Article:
Economic Opportunity

Landlords look for an exit amid federal eviction moratorium: When Ryan David bought three rental properties back in 2017, he expected the $1,000-a-month he was pocketing after expenses would be regular sources of income well into his retirement years. He also was counting on the rent money from the properties in Dupont, Pennsylvania, to help with the cash flow of his business buying and selling distressed properties, launched early last year. [The Journal Record]

Economy & Business News

Oklahoma still a bargain for homebuyers: The cost of a house continues to rise across the nation but remains a bargain in Oklahoma compared to other areas of the country. Tulsa and Oklahoma City have the lowest median home prices among 51 metropolitan areas with at least 1 million residents, according to a new report issued by They also have the lowest home-price-to-income ratio. [The Journal Record]

Experts: Don’t let news events skew investment plan: Keep calm and stay the course, advised two investment experts speaking during Friday’s JR/Now webinar. The 24-hour news cycle is enough to shake the confidence of many investors, said Zac Reynolds, founder and chief investment officer for Oklahoma City-based Full Sail Capital, and Stacy Murray, adviser and chief compliance officer for Full Sail Capital. [The Journal Record]

Education News

ORU using COVID aid to cancel over $500K in student debt to university: Oral Roberts University is using part of its federal COVID relief funding to pay off over $500,000 students owed to the university, the school announced. Earlier this month, Tulsa Community College announced that it was using $4 million from its relief funding to cancel debts, affecting more than 5,000 students. [Tulsa World]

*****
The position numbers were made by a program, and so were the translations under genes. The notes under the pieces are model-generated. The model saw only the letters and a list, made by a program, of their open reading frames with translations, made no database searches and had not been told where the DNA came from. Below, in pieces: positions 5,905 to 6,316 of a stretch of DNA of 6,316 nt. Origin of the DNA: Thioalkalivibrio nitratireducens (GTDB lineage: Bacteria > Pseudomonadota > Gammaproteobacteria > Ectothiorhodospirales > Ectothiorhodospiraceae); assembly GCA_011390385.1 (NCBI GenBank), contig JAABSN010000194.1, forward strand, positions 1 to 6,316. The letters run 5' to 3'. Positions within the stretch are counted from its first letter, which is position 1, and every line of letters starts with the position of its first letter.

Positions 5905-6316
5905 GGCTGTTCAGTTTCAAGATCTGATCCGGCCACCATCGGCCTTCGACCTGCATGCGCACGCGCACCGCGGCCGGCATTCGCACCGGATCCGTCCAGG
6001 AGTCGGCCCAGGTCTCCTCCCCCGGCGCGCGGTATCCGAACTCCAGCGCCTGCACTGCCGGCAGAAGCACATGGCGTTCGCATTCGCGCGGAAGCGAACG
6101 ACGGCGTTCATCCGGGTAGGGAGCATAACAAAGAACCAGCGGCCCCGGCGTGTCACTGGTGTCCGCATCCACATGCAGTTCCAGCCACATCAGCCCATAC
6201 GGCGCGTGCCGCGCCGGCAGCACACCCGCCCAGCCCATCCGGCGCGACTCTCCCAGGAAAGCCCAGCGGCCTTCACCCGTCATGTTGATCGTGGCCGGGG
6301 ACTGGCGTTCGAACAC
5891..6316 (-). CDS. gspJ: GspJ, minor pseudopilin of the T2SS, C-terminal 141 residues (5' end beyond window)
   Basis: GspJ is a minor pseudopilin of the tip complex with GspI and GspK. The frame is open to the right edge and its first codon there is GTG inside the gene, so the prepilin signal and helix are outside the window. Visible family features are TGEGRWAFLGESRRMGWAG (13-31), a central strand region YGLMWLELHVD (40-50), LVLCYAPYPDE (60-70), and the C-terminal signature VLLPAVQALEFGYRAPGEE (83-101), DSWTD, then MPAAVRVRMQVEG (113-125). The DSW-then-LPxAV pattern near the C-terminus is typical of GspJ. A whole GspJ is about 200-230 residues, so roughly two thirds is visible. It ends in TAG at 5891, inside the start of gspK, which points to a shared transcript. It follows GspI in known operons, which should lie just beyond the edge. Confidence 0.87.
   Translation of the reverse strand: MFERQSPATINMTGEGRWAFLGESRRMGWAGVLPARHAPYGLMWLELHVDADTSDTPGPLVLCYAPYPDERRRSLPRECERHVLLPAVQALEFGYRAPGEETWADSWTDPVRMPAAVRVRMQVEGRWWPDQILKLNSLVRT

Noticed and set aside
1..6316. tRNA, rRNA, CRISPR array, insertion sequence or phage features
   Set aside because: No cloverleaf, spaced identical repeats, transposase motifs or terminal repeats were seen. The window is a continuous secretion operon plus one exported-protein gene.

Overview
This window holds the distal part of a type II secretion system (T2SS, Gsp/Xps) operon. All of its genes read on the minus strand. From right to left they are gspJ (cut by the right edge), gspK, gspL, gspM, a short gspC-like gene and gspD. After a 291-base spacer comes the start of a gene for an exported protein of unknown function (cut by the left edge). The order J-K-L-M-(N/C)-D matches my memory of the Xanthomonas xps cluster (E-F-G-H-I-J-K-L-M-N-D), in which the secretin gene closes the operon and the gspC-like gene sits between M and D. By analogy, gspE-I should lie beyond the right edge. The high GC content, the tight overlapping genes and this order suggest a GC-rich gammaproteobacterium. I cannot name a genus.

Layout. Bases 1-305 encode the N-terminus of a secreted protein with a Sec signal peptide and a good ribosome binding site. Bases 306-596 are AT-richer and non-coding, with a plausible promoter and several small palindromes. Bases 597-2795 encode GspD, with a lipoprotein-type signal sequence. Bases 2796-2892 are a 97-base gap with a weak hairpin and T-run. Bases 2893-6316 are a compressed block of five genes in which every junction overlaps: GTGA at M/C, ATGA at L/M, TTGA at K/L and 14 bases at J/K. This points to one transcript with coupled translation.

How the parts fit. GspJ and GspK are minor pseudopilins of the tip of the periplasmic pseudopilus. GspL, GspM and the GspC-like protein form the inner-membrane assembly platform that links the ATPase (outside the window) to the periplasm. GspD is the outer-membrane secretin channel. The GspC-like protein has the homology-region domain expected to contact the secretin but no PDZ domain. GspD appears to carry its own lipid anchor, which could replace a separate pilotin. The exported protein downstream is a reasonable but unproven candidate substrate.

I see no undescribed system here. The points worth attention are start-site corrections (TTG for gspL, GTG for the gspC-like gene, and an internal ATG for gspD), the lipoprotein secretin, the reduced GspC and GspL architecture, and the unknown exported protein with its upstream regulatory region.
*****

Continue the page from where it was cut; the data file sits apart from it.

Oklahoma Local News

  • Fairland police chief, 8 officers resign; Fairland to host special town meeting tonight [Tulsa World]
  • OKC Thunder launches mentorship program for Black teens in Greenwood [Black Wall Street Times]
  • Animal well-being conference to address ways Oklahoma can treat animals better [The Oklahoman]

Quote of the Day

“COVID-19 is a scary disease. We can’t see it. We read about it and hear the news every single day about it. We can’t let that fear drive us to using unapproved medications, medications that don’t have any scientific basis for use that are poorly, or not even, studied in humans. We need to contact our physicians. Go to someone we trust in the medical field who knows our medical history, knows all the medications we’re on, and will — hopefully — stick with a sound, rational, scientifically based treatment.”

-Scott Schaeffer, the managing director of Oklahoma Center for Poison and Drug Information, advising residents to avoid self-medicating with drugs intended to deworm livestock in an attempt to prevent or treat COVID-19 in human beings [Public Radio Tulsa]

Number of the Day


States, including Oklahoma, that pay the same or less in Temporary Assistance for Needy Families (TANF) benefits as they did in 1996. [CBPP]

Policy Note

To target aid to the neediest families, we need to strengthen TANF: Temporary Assistance for Needy Families, or TANF, is a block grant to states for cash assistance as well as child care, work supports, and other services for low-income families with children. It targets even lower-income families than unemployment insurance, though eligibility varies widely by state. TANF replaced the Aid to Families with Dependent Children (AFDC) program, which provided direct cash assistance to low-income families with children. Since its enactment more than two decades ago, cash assistance makes up a much smaller share of TANF spending, and caseloads have plummeted, even while the number of families with children in poverty has remained high. [Brookings]

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Jessica joined OK Policy as a Communications Associate in January 2018. A Mexican immigrant, she was a Clara Luper Scholar at Oklahoma City University where she obtained a B.A. in Political Science and Philosophy. Prior to joining OK Policy, Jessica worked at a digital marketing agency in Oklahoma City. She is an alumna of both the National Education for Women (N.E.W.) Leadership Institute (2013) and OK Policy's Summer Policy Institute (2015). In addition to her role at OK Policy, Jessica serves as a board member for Dream Action Oklahoma in OKC and communications director for Dream Alliance Oklahoma in Tulsa.